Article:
SmartMetric Inc. vs. MasterCard & Visa in $13.4 Billion Patent Infringement Case

SmartMetric Inc. vs. MasterCard & Visa in $13.4 Billion Patent Infringement Case 
The Date for the Hearing on Various Motions Put Forward by the
Plaintiff, SmartMetric Inc. and the Defendants, MasterCard and Visa
Has Been Set for September 25th 2013 
NEW YORK, NY -- (Marketwired) -- 08/19/13 --  SmartMetric, Inc.
(OTCQB: SMME) - Speaking today from NEW YORK, SmartMetric(TM) Inc.
President & CEO Chaya Hendrick said the hearing on all motions before
the Court has been changed from August 27th 2013 to September 25th,
2013. The hearing is scheduled to be heard before the Honorable Judge
Michael W. Fitzgerald in the Federal District Court, California, at
10:am on September the 25th, 2013. Case number: 2:11-cv07126-MWF-AJW.
Docket Number 169. 
SmartMetric Inc. is asking the Court for summary judgment on both the
question of patent infringement and SmartMetric Inc's damages claim
of $13.4 Billion against both MasterCard and Visa. Visa and
MasterCard have filed various motions including asking for summary
dismissal of the case. 
SmartMetric Inc. filed suit against both Visa and MasterCard for
patent infringement a few years ago and the case has been an ongoing
case before the Federal District Court in California, she said. The
company President, Ms. Hendrick, further said that the company has
had two Markman hearings on its "464" patent as well as a successful
appeal it won in the United States Federal Appeals Court in
Washington DC. She further said that both Visa and MasterCard have
previously moved for dismissal of the case and failed.  
The President and CEO of SmartMetric Inc. further stated that
SmartMetric has completed discovery and has submitted to the Court
two expert reports. One report covering the issue of infringement and
the other an expert report in support of its claim for $13.4 Billion
in damages against both of the defendants. 
Depositions of both MasterCard's and Visa's experts along with
SmartMetric's experts have been taken. 
Note on what is a Markman Hearing and the role of Summary Judgment's
in the process of Patent Litigation: 
A Markman hearing is a pretrial hearing in a U.S. District Court
during which a judge examines evidence from all parties on the
appropriate meanings of relevant key words used in a patent claim,
when patent infringement is alleged by a plaintiff. It is also known
as a "Claim Construction Hearing".[1] 
Holding a Markman hearing in patent infringement cases has been
common practice since the U.S. Supreme Court, in the 1996 case of
Markman v. Westview Instruments, Inc., found that the language of a
patent is a matter of law for a judge to decide, not a matter of fact
for a jury to decide. In the United States, juries determine facts in
many situations, but judges determine matters of law. 
Markman hearings are important, since the court determines patent
infringement cases by the interpretation of claims. A Markman hearing
may encourage settlement, since the judge's claim construction
finding can indicate a likely outcome for the patent infringement
case as a whole. Markman hearings are before a judge, and generally
take place before trial. A Markman hearing may occur before the close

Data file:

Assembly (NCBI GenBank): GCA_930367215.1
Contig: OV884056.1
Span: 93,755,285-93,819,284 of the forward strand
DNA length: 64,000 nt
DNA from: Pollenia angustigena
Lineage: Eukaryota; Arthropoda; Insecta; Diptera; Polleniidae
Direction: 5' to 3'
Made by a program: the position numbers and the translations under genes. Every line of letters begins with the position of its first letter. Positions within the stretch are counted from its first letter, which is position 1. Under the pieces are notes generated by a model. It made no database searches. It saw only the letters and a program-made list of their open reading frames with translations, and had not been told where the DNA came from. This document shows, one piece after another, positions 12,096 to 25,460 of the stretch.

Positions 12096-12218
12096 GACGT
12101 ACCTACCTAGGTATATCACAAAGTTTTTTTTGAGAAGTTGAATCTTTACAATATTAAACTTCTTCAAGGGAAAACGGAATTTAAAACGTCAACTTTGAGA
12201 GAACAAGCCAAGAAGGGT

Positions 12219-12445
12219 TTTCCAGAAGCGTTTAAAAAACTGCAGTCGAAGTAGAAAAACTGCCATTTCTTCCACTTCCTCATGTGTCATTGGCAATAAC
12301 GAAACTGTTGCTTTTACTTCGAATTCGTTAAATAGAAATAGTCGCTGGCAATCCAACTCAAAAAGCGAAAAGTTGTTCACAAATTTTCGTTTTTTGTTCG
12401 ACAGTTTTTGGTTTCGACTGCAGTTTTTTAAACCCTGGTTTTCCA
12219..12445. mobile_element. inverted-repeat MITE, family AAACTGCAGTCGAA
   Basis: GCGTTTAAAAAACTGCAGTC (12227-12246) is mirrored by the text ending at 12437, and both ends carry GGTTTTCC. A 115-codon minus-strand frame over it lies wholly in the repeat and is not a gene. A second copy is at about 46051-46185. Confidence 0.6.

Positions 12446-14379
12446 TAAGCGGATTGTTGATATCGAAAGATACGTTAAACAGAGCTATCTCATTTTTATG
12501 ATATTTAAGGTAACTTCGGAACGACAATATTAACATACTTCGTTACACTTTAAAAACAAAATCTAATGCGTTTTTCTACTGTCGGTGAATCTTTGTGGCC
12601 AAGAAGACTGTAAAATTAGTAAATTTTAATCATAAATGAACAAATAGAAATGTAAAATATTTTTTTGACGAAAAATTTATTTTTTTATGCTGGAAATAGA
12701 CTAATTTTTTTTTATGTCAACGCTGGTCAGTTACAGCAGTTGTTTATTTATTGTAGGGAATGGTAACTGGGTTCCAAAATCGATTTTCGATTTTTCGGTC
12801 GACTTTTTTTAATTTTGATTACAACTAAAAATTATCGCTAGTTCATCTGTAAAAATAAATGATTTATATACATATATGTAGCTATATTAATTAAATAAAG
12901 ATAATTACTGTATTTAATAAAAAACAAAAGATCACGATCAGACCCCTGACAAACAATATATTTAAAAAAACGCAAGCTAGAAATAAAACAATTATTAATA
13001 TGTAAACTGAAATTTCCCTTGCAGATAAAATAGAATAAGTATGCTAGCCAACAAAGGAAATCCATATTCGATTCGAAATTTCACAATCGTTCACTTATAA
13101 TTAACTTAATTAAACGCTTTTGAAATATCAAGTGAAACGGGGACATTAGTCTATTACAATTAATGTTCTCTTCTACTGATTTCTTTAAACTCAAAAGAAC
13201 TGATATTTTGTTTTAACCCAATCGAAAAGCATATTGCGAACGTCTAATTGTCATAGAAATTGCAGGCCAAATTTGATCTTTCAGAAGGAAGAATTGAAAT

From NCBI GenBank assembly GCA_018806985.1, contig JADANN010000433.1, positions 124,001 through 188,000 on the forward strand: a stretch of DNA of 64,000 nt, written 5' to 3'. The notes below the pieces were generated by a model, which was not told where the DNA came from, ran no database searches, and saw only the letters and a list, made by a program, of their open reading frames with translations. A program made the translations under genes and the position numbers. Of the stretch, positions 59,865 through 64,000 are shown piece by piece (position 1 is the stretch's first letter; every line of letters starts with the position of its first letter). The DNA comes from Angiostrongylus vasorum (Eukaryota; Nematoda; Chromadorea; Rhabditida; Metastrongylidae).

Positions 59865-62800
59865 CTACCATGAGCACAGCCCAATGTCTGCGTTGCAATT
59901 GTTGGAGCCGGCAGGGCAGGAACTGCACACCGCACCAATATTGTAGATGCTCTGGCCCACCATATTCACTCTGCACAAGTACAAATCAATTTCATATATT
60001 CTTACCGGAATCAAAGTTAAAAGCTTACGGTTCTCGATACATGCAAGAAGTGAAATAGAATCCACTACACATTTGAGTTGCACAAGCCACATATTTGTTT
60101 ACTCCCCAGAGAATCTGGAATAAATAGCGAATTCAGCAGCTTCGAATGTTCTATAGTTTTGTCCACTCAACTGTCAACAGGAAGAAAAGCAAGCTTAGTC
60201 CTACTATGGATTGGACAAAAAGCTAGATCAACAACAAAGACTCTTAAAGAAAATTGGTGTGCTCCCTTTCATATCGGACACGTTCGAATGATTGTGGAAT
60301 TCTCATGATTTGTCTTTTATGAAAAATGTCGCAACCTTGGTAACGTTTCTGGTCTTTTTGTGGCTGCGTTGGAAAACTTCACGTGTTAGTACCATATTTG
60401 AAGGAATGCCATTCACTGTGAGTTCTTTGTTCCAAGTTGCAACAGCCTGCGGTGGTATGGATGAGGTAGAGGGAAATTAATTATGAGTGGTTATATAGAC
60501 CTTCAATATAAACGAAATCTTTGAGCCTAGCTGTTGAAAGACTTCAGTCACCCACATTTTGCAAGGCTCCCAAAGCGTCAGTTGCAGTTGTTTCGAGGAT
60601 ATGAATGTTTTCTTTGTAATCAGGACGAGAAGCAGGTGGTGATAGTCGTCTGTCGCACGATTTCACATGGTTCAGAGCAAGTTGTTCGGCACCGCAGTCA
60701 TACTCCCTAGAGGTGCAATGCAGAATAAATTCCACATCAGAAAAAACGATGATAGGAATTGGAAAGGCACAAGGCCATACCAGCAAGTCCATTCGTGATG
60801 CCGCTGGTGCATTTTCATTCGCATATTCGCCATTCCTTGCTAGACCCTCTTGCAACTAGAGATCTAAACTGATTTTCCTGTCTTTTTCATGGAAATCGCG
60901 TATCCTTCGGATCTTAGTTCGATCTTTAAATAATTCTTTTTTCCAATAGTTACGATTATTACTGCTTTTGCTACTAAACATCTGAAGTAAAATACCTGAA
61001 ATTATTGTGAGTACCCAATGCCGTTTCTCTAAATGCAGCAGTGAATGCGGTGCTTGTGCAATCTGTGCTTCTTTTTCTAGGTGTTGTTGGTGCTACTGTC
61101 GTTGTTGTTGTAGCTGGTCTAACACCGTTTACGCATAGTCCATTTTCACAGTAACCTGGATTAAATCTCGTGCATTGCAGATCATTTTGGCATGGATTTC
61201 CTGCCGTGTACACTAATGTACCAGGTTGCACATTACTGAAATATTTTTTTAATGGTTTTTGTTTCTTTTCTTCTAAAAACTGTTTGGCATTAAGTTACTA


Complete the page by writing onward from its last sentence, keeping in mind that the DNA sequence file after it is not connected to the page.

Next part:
of discovery, along with a motion for preliminary injunction, or at
the end of discovery, in relation to a motion for summary judgment. A
Markman hearing may also be held after the trial begins, but before
jury selection.  
The evidence considered in a Markman hearing falls into two
categories: intrinsic and extrinsic. Intrinsic evidence consists of
the patent documentation and any prosecution history of the patent.
Extrinsic evidence is testimony, expert opinion, or other unwritten
sources; extrinsic evidence may not contradict intrinsic evidence.
source: wikipedia. 
Like claim construction, summary judgments are decided as a matter of
law. The text of Rule 56(c) restricts the grant of summary judgment
to situations where there are "no genuine issues of material fact"
and the moving party is entitled to judgment as a "matter of law."
The familiarity of this procedural mantra of Rule 56 should not
prevent its simplicity. A movant only obtains summary judgment where
it is entitled to prevail on the existing law and there are no major
factual issues. source: A DONALD S. CHISUM, CHISUM ON PATENTS 
For information on SmartMetric and its technology please go to For information on the SmartMetric(TM)
MedicalKeyring(TM) please go to 
About SmartMetric, Inc. SmartMetric Inc. is a technology that
designs, engineers its advanced products utilizing the company's
expertise in miniaturizing electronics. The company has developed
miniature fingerprint self powered fingerprint scanners and readers
that are at the center of SmartMetric Inc.'s key ring and credit and
identity card products. For more information please visit us at 
Safe Harbor Statement certain of the above statements contained in
this press release are forward-looking statements that involve a
number of risks and uncertainties. Such forward-looking statements
are within the meaning of that term in Section 27A of the Securities
Act of 1933 and Section 21E of the Securities Exchange Act of 1934.
Readers are cautioned that any such forward-looking statements are
not guarantees of future performance and involve risks and
uncertainties, and that actual results may differ materially from
those indicated in the forward-looking statements as a result of
various factors. SmartMetric(TM) and MedicalKeyring(TM) are
trademarks of SmartMetric, Inc. (OTCQB: SMME) 
Investor Relations:
Jens Dalsgard
775.771.5808 office 
SmartMetric, Inc.
Ms. Chaya C. Hendrick
President & CEO
Office: 786.294.6000
Direct: 786.269.2238
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